I didn't take the medication. Instead I made a promise to myself that I would either transfer or "change" to get through it all. When I was accepted into the Professional Acting program I made the decision to stay and change. So even though I knew I had an anxiety problem, I still didn't know how it was effecting my life. I wanted to badly for people to like me, and to fit in, I was still not being myself. I was being the person I thought people wanted me to be. The funny thing is, this behavior had the opposite effect I wanted it to. It made people hate me. They didn't know who I was. And honestly I didn't know who I was. It ended up costing me a lot of friendships, and a double major. And the resonating voice of my Meisner professor saying, "I don't know who you are. And you don't know who you are".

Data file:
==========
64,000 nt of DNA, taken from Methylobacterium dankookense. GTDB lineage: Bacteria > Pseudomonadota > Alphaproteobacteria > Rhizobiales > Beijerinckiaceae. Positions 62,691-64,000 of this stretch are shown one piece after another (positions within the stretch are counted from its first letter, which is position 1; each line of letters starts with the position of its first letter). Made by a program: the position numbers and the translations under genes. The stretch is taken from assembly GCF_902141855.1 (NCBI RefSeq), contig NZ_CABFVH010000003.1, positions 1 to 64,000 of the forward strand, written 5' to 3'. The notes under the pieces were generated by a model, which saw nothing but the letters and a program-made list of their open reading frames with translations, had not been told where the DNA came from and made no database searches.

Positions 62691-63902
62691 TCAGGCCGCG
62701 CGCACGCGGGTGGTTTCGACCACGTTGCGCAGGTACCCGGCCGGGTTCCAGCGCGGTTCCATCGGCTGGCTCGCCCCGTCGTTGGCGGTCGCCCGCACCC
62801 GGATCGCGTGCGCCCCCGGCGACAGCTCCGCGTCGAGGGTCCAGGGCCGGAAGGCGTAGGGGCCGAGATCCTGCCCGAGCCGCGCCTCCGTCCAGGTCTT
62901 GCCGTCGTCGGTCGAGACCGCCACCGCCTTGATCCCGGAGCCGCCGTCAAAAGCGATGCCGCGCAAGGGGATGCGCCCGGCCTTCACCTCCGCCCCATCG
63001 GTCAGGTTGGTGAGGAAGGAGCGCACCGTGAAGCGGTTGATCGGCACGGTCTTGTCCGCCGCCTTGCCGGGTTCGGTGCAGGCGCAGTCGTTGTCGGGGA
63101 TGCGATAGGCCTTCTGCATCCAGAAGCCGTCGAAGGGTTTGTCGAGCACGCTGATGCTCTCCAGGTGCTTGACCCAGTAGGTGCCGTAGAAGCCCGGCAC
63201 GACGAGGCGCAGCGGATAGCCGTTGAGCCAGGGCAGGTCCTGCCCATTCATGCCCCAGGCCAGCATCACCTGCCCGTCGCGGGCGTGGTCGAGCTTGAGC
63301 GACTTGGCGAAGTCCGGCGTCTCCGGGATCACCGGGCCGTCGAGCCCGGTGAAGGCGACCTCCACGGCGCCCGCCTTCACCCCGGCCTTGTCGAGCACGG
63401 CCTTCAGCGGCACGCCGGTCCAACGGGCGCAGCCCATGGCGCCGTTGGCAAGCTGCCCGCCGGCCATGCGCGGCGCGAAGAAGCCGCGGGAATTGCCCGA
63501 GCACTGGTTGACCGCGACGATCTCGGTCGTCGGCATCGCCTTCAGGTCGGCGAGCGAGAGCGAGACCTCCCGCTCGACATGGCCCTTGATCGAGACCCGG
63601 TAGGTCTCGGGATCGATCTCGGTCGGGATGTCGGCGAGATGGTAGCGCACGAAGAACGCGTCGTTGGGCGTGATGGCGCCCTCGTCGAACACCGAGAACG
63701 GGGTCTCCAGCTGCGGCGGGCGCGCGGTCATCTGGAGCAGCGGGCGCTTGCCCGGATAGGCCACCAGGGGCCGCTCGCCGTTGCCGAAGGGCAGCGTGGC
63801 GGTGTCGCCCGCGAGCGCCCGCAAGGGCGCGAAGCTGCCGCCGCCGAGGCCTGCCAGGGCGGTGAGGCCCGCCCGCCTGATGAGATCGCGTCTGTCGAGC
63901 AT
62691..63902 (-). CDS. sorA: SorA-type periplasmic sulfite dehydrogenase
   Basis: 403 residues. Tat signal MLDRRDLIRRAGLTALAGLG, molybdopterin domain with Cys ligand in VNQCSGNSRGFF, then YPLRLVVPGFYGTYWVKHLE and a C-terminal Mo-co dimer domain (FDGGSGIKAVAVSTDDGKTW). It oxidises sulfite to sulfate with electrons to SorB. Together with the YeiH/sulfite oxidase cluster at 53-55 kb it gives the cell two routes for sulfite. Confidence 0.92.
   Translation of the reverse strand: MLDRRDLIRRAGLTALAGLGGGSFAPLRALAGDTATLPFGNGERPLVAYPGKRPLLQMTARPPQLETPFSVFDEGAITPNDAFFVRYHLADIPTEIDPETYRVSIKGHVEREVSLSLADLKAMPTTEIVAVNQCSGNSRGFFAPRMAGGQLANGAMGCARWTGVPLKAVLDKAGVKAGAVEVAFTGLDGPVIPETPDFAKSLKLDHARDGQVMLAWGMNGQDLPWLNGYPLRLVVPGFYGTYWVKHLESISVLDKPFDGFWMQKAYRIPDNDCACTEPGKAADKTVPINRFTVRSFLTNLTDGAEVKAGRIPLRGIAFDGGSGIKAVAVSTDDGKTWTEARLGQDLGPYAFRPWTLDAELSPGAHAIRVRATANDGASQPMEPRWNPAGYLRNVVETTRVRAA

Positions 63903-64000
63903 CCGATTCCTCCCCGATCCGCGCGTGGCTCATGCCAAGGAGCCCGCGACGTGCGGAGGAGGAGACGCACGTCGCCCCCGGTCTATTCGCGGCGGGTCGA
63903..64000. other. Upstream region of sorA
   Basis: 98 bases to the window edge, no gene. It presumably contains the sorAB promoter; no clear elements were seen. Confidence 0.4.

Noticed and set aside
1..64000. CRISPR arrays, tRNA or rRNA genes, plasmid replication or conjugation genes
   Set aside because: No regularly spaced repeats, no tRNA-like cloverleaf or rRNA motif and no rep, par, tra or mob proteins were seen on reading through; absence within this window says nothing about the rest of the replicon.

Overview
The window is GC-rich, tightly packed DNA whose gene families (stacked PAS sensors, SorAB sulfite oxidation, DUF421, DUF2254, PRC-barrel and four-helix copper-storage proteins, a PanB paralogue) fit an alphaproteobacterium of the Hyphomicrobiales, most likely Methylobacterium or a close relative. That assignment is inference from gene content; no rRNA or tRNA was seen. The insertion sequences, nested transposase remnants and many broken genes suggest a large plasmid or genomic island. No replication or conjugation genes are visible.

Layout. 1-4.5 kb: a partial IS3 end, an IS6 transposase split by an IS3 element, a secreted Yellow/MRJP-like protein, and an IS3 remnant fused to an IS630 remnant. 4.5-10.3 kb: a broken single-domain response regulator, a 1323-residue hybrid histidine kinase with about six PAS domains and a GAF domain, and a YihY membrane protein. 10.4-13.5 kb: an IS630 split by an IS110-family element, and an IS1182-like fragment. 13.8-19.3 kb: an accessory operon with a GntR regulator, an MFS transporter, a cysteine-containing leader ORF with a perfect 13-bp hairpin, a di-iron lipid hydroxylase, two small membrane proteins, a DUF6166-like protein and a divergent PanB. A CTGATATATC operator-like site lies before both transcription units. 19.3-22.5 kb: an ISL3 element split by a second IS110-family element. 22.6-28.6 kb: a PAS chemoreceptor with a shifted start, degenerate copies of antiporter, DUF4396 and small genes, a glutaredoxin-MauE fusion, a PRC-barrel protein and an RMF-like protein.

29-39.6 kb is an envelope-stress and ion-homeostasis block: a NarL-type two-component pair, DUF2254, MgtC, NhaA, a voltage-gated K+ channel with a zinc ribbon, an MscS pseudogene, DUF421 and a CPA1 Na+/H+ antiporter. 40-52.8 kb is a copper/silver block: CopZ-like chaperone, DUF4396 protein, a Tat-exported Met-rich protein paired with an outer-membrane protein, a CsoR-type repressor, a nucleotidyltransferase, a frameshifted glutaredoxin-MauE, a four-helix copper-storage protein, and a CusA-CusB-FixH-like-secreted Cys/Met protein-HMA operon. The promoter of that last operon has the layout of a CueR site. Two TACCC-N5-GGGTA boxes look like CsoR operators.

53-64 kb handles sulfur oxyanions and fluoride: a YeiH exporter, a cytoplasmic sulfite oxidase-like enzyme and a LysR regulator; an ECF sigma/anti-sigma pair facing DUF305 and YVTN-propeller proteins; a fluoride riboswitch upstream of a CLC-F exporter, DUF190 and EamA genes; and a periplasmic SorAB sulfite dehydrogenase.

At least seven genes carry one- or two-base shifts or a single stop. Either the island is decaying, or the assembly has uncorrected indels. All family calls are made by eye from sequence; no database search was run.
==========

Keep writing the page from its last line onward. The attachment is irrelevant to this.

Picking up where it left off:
My senior year I jumped ship. I started doubting my career choice, and started taking physics classes. I didn't hang out in the theatre department anymore, and I focused on my music training. I even stopped taking voice lessons to try and get away. I suddenly realized that I had let my fears of acceptance dictate my entire life. 

I thought I was fully on the up and up after that realization. I took a ob that changed my life and restarted my passion for acting and creating. I fell in love. I met some of my best friends in my entire life. Then it happened again. I had made someone hate me because I wanted to change for them to love me. But this time it was the person I was in love with. I crashed and hit rock bottom. I realized that I used social media, and other things to find approval of myself. I needed other people to like me and approve of me to like and approve myself. And the next day while on crazy journey across the country (that no one wanted me to do or approved of me doing) I deleted my social media footprint and went on a journey to find myself.